Complete and willful vacuity. Vacuity as a matter of principle. Almost virginal vacuity, as if intercourse with facts were somehow deflowering, leading to a lapsarian state of loss of ignorance. Nothing adds up at all. No attempt is made for things to add up. Except, of course, for those core items that Romney and the congressional Republicans will agree on: cut taxes for the rich, deregulate as much as possible, and re-wreck the economy.

This is the sort of thing I’ve been saying for years about so many loud-mouthed Republicans (and just a few Democrats). This “vacuity” is the greatest threat to America. The idea that “anyone” can do it has been a disaster for the modern United States. [I know of plenty of serious-minded and conscientious Republicans, some personally, which is why I keep using qualifiers.]

Tomasky continues, noting a recent study from a Democratic SuperPac that found people “simply refused to believe” Romney could possibly support both the Ryan Budget Plan (“and thus championed ‘ending Medicare as we know it’”) and advocating tax cuts for wealthy Americans at the same time. It’s a bizarre, more-than-perverse instance of “a politician benefiting from the fact that his plans and commitments are so radical that voters simply can’t believe he’d pursue them”!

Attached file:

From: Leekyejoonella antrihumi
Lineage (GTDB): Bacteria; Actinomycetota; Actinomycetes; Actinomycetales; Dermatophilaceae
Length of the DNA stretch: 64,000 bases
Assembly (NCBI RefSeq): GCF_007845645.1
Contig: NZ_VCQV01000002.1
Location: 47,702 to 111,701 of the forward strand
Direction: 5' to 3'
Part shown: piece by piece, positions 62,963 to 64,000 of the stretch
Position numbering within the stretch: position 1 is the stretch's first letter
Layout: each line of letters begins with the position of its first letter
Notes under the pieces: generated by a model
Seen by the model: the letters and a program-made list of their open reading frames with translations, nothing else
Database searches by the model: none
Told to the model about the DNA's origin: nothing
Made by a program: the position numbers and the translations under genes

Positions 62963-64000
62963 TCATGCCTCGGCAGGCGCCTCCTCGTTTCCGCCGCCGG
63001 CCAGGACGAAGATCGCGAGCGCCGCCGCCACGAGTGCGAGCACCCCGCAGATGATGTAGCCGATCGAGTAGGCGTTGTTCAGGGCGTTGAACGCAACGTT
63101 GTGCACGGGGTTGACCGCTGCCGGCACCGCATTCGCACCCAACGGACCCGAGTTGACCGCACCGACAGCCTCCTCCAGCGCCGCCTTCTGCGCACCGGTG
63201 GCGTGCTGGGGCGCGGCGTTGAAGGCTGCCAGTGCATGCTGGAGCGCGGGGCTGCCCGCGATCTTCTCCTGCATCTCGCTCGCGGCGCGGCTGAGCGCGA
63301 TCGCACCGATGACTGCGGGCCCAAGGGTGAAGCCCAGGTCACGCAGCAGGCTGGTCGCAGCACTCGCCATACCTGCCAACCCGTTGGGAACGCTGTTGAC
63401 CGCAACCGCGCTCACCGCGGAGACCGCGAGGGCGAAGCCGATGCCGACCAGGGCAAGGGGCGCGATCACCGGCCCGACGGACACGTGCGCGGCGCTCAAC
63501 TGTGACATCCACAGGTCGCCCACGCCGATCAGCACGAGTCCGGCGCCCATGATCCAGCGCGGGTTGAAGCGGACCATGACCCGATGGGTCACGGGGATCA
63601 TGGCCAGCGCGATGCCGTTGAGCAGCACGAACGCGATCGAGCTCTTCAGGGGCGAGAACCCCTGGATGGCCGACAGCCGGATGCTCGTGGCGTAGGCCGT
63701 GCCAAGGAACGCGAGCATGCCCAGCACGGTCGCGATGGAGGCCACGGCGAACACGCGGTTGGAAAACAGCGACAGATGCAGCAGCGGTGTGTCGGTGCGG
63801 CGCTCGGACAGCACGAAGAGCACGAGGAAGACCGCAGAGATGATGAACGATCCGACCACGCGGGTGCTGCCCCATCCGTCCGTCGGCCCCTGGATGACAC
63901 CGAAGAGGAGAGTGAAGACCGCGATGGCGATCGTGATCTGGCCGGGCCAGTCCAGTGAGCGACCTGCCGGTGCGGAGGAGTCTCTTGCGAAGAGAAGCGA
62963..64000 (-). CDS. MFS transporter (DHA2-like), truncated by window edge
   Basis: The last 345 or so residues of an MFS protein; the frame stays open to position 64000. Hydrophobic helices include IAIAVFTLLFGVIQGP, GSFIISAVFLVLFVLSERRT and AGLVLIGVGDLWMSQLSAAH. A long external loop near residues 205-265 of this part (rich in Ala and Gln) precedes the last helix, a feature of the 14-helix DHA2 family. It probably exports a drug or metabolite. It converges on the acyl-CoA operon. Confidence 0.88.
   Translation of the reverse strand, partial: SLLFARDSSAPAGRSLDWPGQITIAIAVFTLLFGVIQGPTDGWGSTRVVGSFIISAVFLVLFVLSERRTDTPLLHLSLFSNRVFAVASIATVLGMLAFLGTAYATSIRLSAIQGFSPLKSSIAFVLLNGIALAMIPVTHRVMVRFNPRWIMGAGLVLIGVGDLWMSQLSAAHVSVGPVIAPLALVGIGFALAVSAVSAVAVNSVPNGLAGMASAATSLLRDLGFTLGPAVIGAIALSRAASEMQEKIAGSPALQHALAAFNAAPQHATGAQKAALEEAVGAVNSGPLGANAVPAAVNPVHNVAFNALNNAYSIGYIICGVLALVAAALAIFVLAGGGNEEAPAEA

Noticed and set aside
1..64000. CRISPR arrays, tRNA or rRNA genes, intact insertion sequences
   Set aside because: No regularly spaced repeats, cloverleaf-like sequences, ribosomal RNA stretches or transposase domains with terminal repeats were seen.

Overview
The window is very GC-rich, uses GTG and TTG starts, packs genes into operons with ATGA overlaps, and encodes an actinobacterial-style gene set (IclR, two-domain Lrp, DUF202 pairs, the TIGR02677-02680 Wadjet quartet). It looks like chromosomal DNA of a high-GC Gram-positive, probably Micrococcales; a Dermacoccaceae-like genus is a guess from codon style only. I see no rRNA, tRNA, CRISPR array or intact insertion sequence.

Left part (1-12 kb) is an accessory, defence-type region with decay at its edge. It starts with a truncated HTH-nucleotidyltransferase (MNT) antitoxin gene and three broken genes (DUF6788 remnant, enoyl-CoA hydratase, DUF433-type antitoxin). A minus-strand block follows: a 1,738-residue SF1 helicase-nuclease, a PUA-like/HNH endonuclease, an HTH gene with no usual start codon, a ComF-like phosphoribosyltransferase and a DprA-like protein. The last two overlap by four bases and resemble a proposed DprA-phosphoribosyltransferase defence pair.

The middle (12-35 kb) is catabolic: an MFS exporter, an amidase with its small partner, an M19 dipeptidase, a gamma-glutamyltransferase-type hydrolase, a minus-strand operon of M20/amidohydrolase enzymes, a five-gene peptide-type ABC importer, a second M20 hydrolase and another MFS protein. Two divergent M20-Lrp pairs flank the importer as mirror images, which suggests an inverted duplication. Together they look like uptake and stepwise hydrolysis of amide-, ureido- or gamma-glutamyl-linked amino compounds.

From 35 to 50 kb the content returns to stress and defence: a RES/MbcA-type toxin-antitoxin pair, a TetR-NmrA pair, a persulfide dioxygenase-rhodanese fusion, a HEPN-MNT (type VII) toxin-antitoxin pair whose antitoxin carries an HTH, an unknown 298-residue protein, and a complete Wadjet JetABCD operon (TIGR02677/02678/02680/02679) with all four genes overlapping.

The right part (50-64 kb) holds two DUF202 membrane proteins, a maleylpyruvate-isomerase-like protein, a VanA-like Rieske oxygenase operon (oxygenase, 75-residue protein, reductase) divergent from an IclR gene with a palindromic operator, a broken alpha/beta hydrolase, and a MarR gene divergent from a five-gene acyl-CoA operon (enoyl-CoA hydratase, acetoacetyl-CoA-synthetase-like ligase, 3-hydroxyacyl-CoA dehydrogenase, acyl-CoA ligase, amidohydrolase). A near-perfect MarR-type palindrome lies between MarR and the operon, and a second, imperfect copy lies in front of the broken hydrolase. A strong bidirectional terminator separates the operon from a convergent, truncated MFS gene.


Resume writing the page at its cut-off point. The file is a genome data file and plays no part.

Tomasky finishes:

… the GOP’s Pottersville – no General Motors, no Chrysler, no health care for 32 million, no public investment at all, no regulation of banks, and all the rest – is an ugly place where we don’t want to live.

Part of me, that part that sometimes will believe in conspiracies and the worst in people, wonders if there’s some kind of Faustian bargain between business leaders and certain, crazy members of the Republican Party – promise to cut corporate and our personal taxes, and we’ll slow job-growth to screw Obama’s re-election chances. The chances of this being reality are, of course, slim. That would be a massive conspiracy and the paperwork would have come out by now.

Friday, 6 July 2012

The TIMES & China